Date of Award


Degree Name

Doctor of Psychology


College of Liberal Arts

Type of Degree


Document Type


First Advisor

Margaret Fish

Second Advisor

Linda Spatig

Third Advisor

Pamela Mulder


Access to health care is a challenge in rural communities. Higher rates of chronic illness and poor use of preventive health practices combine to increase mortality rates among residents of rural areas. The health status of residents of West Virginia is among the poorest in the United States. The current study utilizes both quantitative and qualitative methodology, including the use of surveys, participant observation and ethnographic interviews, to explore the health status, beliefs and social support of women in a rural Appalachian community. Seven major themes were identified relevant to women’s experiences with health care: Definitions of Health, Barriers and Aides to Obtaining Health Care, Attitude Towards Health Care, Faith’s Role, Environmental Factors, Home Remedies and Sources of Information. Health was defined as including both physical and mental health factors. Relationships and personal responsibility for one’s own health were seen as important. Barriers identified included lack of night and weekend coverage, cultural differences between providers and patients, fear of hearing negative news and the implications of substance abuse in the community. The use of a health care consumer approach to health care was seen as helpful in terms of getting one’s needs met and was often developed as the result of becoming a mother. The impact of faith on health care yielded mixed results. Concerns regarding the impact of coal mining on health were identified as an area of concern. Home remedies were utilized often as a part of managing health and this was consistent with the importance of family as a source of support and of information regarding health. Implications for alternative methods of service delivery are offered.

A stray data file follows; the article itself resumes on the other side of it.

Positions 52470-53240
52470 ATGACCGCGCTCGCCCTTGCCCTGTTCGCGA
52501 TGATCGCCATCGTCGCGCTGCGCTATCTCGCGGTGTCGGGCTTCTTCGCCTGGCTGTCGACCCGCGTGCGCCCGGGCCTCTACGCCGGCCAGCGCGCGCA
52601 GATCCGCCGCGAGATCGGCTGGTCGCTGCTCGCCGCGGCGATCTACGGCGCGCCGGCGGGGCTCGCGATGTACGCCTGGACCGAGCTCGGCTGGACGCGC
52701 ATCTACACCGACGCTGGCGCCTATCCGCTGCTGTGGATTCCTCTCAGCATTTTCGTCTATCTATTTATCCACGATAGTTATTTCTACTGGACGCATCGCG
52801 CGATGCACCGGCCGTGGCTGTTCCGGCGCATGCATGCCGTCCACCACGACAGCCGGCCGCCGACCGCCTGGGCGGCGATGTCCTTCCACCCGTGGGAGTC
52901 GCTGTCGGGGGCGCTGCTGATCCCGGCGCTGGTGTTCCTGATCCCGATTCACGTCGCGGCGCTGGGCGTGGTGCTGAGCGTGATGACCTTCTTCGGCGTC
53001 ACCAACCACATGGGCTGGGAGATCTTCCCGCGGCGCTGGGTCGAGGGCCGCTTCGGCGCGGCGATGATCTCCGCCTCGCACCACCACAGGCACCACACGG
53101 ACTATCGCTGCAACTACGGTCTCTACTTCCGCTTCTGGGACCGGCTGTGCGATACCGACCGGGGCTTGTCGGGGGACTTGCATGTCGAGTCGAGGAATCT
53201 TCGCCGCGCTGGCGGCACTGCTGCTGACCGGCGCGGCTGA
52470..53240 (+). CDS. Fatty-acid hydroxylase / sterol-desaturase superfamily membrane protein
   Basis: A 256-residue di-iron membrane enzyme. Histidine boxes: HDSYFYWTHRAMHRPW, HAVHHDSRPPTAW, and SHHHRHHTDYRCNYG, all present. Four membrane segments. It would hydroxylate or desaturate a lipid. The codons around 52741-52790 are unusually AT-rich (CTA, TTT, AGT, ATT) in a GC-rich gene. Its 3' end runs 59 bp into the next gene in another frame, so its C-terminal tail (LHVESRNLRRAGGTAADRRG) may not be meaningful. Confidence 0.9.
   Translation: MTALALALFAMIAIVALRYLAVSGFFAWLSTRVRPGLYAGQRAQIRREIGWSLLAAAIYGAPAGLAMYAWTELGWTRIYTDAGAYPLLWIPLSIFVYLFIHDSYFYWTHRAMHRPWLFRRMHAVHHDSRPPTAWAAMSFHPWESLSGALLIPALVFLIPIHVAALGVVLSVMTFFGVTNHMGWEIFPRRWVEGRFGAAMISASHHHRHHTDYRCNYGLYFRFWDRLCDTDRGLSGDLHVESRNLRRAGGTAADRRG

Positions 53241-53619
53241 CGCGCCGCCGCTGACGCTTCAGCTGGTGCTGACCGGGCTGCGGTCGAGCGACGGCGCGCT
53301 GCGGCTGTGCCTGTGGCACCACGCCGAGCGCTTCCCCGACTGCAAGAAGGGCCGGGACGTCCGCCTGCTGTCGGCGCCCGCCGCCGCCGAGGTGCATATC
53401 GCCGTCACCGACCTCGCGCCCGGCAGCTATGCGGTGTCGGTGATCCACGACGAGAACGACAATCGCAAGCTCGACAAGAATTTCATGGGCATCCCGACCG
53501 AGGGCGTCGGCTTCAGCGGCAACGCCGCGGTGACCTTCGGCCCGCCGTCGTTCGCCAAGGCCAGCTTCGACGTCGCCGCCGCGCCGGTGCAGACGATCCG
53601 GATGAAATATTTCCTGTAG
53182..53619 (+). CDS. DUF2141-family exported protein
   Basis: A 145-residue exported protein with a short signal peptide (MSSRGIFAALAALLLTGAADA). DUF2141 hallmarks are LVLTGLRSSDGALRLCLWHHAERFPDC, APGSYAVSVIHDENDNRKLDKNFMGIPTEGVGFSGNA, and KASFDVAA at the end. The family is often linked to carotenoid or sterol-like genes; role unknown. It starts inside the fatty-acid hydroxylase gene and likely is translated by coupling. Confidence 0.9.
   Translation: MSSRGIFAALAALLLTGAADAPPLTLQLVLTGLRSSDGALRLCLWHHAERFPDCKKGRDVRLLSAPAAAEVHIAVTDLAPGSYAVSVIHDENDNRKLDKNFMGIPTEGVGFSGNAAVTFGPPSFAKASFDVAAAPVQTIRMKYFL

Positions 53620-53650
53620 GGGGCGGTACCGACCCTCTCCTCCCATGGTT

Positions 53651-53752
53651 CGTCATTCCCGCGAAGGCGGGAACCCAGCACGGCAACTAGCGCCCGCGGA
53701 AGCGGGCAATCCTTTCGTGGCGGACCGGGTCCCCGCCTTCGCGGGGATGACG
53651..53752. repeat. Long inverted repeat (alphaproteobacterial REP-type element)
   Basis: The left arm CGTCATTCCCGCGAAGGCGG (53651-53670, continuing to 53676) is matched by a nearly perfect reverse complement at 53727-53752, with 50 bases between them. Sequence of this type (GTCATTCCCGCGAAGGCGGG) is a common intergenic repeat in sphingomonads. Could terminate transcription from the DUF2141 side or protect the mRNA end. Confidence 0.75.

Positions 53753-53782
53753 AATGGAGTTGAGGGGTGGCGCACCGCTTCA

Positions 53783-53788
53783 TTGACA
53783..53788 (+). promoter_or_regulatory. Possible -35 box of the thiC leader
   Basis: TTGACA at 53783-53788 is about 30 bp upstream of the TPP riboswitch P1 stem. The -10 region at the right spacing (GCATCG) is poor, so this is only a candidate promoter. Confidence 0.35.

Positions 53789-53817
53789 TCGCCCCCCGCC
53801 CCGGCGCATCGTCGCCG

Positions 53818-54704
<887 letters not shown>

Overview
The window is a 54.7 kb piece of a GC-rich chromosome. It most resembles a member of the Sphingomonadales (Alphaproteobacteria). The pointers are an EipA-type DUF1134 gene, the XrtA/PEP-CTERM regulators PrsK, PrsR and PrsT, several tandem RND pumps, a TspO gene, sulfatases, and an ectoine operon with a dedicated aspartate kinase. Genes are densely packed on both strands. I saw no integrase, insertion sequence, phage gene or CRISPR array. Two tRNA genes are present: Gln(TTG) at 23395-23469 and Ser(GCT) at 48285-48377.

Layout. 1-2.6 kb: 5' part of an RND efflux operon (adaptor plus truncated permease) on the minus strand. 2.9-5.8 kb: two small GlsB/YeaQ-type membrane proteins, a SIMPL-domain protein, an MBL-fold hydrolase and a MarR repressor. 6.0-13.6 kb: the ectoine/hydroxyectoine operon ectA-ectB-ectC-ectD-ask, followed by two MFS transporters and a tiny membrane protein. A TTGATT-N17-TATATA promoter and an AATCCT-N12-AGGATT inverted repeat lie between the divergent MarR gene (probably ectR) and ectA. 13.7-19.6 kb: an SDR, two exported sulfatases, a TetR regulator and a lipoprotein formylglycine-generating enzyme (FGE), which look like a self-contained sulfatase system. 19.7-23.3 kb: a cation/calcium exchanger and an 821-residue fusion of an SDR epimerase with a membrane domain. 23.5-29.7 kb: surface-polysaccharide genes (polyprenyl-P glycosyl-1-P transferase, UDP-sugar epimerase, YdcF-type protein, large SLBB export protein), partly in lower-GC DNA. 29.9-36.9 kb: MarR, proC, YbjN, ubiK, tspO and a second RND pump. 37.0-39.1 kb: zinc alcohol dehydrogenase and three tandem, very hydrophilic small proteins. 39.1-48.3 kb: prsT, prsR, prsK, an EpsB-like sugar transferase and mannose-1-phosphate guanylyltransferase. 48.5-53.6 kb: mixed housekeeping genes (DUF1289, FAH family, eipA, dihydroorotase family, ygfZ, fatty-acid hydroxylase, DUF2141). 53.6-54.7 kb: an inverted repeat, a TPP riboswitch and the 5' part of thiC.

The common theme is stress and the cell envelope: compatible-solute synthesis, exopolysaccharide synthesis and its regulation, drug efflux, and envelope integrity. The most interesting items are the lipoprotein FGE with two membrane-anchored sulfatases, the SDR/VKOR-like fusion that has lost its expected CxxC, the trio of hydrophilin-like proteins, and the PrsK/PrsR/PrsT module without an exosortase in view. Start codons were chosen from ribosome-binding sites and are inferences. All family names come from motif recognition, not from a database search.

Women's health services


Health education of women


Rural health services